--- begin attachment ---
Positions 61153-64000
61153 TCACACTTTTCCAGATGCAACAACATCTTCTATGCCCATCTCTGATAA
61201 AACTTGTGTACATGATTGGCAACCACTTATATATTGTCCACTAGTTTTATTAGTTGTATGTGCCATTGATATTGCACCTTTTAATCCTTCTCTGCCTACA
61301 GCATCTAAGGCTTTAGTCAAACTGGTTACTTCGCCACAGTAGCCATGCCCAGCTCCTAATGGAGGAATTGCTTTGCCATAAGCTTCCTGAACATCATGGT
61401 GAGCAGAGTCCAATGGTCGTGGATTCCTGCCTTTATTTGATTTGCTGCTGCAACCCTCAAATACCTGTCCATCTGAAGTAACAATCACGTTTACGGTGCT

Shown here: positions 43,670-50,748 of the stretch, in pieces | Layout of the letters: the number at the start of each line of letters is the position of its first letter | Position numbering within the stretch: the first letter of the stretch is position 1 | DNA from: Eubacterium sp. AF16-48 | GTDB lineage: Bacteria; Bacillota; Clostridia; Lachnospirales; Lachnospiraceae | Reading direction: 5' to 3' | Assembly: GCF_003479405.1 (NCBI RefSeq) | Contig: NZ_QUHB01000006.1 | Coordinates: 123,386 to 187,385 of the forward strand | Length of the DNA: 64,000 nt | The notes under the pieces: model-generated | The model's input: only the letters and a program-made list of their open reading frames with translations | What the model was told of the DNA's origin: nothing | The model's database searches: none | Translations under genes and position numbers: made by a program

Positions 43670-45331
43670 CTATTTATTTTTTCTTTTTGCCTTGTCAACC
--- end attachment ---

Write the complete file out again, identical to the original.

Positions 61153-64000
61153 TCACACTTTTCCAGATGCAACAACATCTTCTATGCCCATCTCTGATAA
61201 AACTTGTGTACATGATTGGCAACCACTTATATATTGTCCACTAGTTTTATTAGTTGTATGTGCCATTGATATTGCACCTTTTAATCCTTCTCTGCCTACA
61301 GCATCTAAGGCTTTAGTCAAACTGGTTACTTCGCCACAGTAGCCATGCCCAGCTCCTAATGGAGGAATTGCTTTGCCATAAGCTTCCTGAACATCATGGT
61401 GAGCAGAGTCCAATGGTCGTGGATTCCTGCCTTTATTTGATTTGCTGCTGCAACCCTCAAATACCTGTCCATCTGAAGTAACAATCACGTTTACGGTGCT

Shown here: positions 43,670-50,748 of the stretch, in pieces | Layout of the letters: the number at the start of each line of letters is the position of its first letter | Position numbering within the stretch: the first letter of the stretch is position 1 | DNA from: Eubacterium sp. AF16-48 | GTDB lineage: Bacteria; Bacillota; Clostridia; Lachnospirales; Lachnospiraceae | Reading direction: 5' to 3' | Assembly: GCF_003479405.1 (NCBI RefSeq) | Contig: NZ_QUHB01000006.1 | Coordinates: 123,386 to 187,385 of the forward strand | Length of the DNA: 64,000 nt | The notes under the pieces: model-generated | The model's input: only the letters and a program-made list of their open reading frames with translations | What the model was told of the DNA's origin: nothing | The model's database searches: none | Translations under genes and position numbers: made by a program

Positions 43670-45331
43670 CTATTTATTTTTTCTTTTTGCCTTGTCAACC